A rise in government spending for a record influx of asylum seekers was also a major factor for growth.
Gross domestic product expanded 0.3 percent for the three months ending September, the Federal Statistics Office Destatis said, confirming its earlier estimate.
Household consumption rose 0.6 percent from the previous three months, while state spending shot up 1.3 percent.
The strong domestic consumption made up for weakness in companies' investments, which fell 0.8 percent compared to the previous quarter due to a cloudy outlook for both emerging markets and eurozone economies.
Imports were up sharply, rising 1.1 percent, while exports grew only 0.2 percent.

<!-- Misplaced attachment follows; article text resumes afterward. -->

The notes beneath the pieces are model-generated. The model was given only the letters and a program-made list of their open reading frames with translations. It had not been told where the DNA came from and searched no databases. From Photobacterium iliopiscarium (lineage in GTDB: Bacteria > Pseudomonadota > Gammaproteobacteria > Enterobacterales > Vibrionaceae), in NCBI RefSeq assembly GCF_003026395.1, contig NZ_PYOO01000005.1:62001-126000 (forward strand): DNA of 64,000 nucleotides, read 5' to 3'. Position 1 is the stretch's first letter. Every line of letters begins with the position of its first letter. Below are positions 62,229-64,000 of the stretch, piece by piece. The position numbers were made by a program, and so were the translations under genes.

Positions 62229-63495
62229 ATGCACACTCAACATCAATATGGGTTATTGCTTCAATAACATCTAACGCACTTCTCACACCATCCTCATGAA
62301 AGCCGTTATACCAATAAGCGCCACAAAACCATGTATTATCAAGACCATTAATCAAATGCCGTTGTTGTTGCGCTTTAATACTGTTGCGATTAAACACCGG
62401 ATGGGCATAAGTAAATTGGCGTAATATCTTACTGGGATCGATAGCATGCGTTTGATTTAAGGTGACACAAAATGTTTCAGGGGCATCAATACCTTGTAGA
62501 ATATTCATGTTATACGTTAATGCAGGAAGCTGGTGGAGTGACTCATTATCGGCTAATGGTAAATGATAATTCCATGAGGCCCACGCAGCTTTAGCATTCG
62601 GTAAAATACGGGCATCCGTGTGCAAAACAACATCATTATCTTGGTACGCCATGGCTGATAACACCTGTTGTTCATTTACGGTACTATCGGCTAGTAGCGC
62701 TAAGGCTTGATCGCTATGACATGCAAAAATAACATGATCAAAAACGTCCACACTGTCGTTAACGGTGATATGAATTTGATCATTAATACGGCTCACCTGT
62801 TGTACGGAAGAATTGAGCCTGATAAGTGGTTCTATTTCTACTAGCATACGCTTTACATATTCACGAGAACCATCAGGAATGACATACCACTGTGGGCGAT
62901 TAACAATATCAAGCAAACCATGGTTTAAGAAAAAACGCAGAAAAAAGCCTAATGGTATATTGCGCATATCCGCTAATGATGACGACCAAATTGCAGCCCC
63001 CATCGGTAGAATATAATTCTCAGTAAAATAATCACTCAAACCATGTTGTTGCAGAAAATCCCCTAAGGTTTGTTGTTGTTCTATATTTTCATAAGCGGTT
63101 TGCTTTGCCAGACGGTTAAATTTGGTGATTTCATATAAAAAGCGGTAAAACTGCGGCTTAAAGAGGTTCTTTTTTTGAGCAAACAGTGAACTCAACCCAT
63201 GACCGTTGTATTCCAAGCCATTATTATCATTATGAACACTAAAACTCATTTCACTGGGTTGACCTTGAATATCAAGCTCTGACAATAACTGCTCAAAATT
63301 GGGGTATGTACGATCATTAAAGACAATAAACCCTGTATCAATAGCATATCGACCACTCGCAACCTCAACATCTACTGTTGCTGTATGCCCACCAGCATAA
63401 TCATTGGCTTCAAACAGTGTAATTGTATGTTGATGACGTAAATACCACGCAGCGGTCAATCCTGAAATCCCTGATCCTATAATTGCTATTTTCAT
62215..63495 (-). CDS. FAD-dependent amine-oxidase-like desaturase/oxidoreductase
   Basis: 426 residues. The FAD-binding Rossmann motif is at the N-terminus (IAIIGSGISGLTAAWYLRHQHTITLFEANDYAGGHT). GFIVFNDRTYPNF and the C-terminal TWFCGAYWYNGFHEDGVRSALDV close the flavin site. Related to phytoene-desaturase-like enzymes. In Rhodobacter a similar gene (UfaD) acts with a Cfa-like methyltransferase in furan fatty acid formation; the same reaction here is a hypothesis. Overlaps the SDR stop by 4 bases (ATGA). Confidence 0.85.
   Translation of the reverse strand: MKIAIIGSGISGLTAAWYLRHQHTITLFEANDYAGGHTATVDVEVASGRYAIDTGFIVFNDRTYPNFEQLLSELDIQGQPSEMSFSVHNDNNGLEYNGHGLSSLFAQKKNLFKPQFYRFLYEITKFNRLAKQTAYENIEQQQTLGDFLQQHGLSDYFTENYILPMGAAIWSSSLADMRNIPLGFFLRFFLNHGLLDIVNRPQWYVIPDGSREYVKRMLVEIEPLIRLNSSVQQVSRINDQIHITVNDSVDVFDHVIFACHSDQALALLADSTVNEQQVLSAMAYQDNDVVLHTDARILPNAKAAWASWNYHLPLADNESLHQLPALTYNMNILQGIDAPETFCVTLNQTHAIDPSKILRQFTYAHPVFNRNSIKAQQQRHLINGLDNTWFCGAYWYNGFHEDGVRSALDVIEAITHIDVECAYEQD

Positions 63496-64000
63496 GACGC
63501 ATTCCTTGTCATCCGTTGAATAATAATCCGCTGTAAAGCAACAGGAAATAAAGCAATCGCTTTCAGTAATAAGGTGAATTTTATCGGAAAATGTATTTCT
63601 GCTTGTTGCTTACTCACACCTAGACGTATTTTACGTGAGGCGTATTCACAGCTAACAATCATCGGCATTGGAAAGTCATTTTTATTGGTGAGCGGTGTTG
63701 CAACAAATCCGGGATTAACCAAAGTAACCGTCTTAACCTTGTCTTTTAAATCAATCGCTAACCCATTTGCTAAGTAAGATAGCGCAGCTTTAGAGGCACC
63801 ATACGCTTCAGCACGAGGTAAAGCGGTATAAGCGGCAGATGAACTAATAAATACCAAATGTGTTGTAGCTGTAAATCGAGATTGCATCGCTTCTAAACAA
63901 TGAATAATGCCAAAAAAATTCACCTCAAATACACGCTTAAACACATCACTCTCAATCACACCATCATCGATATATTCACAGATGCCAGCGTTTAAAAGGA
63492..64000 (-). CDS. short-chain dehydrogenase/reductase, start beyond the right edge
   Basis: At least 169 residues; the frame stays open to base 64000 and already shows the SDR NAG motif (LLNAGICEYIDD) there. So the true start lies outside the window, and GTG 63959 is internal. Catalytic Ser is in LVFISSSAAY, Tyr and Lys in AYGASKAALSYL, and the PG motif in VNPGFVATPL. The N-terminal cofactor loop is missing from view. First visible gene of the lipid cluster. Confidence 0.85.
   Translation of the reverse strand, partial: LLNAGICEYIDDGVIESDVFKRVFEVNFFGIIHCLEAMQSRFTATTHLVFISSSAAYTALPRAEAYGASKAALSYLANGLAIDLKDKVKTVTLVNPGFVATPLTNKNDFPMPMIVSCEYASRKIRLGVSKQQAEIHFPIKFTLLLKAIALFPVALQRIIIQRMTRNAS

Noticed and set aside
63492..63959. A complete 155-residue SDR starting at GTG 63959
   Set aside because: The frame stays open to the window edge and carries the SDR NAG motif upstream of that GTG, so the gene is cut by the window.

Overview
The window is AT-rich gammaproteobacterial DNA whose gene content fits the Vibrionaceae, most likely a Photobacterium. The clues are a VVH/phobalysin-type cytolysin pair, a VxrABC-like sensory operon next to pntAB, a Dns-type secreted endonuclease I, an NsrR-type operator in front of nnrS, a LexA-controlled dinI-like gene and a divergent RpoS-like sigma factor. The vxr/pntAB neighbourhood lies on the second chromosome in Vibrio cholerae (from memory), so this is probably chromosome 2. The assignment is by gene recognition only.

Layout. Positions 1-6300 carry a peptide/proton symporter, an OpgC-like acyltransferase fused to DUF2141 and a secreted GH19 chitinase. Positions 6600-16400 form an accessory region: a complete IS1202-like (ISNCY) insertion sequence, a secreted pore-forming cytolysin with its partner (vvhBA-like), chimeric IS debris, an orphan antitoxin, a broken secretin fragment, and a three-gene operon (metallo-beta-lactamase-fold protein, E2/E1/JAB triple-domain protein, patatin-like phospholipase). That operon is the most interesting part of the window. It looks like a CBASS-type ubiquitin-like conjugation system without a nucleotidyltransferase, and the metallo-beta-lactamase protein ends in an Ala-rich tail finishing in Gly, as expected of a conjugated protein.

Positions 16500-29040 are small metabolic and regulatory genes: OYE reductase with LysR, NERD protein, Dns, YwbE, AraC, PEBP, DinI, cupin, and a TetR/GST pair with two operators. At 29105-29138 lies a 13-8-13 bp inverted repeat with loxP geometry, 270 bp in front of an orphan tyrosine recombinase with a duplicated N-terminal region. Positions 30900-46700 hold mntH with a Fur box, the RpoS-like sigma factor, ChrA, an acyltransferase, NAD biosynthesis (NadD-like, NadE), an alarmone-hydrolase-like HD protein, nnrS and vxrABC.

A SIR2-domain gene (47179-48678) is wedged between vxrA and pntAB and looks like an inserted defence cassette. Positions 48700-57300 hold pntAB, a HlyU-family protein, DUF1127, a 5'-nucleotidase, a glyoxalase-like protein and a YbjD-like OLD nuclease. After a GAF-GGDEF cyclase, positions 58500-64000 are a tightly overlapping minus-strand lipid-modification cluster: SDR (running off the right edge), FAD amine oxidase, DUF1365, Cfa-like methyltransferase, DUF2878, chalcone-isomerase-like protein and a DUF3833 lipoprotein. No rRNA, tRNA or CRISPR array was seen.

The latest figures suggest that Germany is no longer just an export-oriented economy, but that consumption is fast becoming a key pillar of output.
Public spending is further set to rise in coming months, as the state pays for lodgings, food and education for the one million new asylum seekers Germany expects this year alone.
Berlin has budgeted €8 billion in additional spending for refugees for 2016.
Economists and politicians have said that the extra spending would be a bonus for the economy.